Microsoft Teams offers multiple capabilities that help teams communicate and work better together. Chat is the core of any activity in Teams, and one of the most common questions among Teams users is when conversations should be shared in a channel, and when a group chat is more preferable.
The article helps you decide whether to use a group chat or channel conversation for communication with your team and walks you through the key features of both.
Group chats are a natural, easy way to communicate with people and to have casual discussions about day-to-day activities that could easily be forgotten among a stream of messages. You may see group chats in Microsoft Teams as if they were your internal WhatsApp groups – their purpose is pretty similar.
Let’s list some of their key specifics and features that will help you decide whether a group chat is the way to go.
When you share information in a group chat, you need to keep in mind that only the members of the chat will be able to see its content. Think of it as a space where you share information that is not meant for the entire team.
One of the benefits of using chat is the ability to choose how much chat history you’d like to show to a new member.
Number of people in a private chat cannot exceed 250 members. However, if you have more than 20 people in a chat, certain chat features will be turned off:
By default, members of group chats receive a notification when a message is sent, unless the chat is muted. You can also set delivery options for your messages – standard, important or urgent. By selecting an urgent message the receiver will get notifications every 2 minutes for 20 minutes.
This can be useful when you need an urgent reply from your team to make important ad-hoc decisions.
Normally, users don’t format messages in group chats. This means there is no strict structure to follow and no threads in conversations, making it a perfect space for informal discussions.
Just like in channels, you can add tabs in chats with the most relevant documents, Whiteboard, Meeting notes, and other. However, there are much fewer apps available as tabs in chats than in channels. In case you need to collaborate with your team members around a specific app, group chat will not be the best option.
While group chats are focused on discussing day-to-day matters, channel conversations are all about collaborating on specific topics and projects. If you need your team’s involvement and feedback on a work matter, the best practice is to post a message in a channel.
Channels are best used for sharing information with the entire team. This can be important announcements, information about new opportunities, project discussions, etc. All that concerns the rest of the team members, including documents and files, should be shared in channels.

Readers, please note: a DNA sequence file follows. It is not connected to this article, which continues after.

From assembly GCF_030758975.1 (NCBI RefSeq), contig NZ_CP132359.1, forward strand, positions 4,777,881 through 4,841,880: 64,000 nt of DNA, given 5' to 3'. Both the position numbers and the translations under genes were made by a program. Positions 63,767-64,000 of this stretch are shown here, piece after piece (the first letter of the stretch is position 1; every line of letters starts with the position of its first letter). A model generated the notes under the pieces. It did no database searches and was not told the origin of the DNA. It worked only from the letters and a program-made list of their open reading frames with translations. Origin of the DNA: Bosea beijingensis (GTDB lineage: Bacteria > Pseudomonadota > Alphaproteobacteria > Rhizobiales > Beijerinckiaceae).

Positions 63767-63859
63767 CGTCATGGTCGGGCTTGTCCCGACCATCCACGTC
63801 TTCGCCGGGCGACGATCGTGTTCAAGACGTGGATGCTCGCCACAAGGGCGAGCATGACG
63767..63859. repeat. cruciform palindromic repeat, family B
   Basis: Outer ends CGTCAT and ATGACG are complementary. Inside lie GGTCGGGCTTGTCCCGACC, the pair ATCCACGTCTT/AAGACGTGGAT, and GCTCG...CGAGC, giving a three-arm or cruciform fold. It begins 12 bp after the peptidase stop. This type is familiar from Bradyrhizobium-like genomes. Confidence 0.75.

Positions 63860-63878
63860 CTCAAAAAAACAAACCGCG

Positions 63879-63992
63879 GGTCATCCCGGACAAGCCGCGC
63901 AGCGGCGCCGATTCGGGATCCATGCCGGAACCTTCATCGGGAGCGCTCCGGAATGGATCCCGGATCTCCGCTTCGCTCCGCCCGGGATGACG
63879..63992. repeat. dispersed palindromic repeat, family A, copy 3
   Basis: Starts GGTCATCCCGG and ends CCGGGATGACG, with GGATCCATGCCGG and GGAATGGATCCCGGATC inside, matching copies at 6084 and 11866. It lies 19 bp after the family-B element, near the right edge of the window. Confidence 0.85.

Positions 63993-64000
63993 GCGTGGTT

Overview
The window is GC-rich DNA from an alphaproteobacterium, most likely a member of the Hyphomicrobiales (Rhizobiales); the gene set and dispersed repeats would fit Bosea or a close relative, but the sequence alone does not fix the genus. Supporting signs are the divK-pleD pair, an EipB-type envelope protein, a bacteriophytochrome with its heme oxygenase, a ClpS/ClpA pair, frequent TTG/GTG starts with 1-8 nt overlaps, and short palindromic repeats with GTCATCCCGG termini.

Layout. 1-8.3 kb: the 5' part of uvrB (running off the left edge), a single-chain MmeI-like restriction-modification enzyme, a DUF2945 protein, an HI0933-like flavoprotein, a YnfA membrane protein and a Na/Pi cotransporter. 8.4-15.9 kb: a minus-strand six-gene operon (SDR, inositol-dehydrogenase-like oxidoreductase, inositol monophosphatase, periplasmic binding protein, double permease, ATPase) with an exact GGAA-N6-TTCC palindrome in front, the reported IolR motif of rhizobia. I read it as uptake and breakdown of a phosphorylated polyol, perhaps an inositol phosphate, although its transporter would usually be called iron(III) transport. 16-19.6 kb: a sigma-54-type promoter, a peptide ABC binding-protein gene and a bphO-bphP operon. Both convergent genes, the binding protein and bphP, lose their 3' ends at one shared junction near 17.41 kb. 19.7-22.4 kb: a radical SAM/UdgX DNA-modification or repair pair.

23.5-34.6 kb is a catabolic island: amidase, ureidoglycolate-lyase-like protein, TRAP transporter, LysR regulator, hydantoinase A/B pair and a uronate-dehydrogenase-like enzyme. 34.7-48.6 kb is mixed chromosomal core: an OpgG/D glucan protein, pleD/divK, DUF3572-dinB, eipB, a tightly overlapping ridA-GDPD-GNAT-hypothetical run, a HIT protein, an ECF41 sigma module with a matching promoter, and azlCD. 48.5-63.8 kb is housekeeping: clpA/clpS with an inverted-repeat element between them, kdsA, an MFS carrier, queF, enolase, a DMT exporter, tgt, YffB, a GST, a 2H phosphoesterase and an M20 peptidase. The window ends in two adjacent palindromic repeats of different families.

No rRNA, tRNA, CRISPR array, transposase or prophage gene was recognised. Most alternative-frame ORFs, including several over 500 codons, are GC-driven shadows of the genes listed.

All the files dropped in Files tab are automatically saved in the SharePoint site assigned to the team. Keeping your files in a centralized location makes it much easier to locate and share them, enhancing your files management.
By default, all the team members can see posts in channels, even if they were not tagged. The only exception goes for private channels which are only open to team owners and invited users.
Unlike conversations in a group chat, when a new member is added to a team, they will be able to go through pervious channel conversations, files and tabs and familiarize themselves with the work the team has been working on.
You can share information with far more people in a channel compared to a group chat. To this day, you can invite up to 25,000 users to a team, greatly expanding your audience. If you need to share a message among a large group of people in a team, channel conversation is the way to go.
Unlike in a group chat, when a message is shared in a channel, team members will not get a notification unless @mentioned. To make sure the right people see your post, you will need to add tags. You may tag individual users, the entire team or channel as well as groups of people.
When you post a message in a channel, you normally follow certain formatting rules, for example by adding a headline. This allows your team members to easily navigate through channel posts and search for the right information. You can also post the same message in multiple channels.
Additionally, when users reply to a post, they create a conversation thread, uniting all the messages under the same topic. This feature adds structure to the conversation and enables users to go back to the conversation whenever needed.
In Microsoft Teams channels you can add as a tab any available Microsoft or third-party app, making it a perfect location for collaboration. Unlike in group chats, in channels you can add Planner, Power Automate, Wiki, and SharePoint sites, among other apps.
When deciding whether to use a group chat or channel conversation, think about the scale and the nature of the topic of discussion. There are no strict rules, however there are certain scenarios wen one works better than the other. Together though, they create a great collaboration space, enabling users to work together in a more agile way.
For more tips on how to get the most out of Microsoft Teams, here are a few blog posts that might interest you: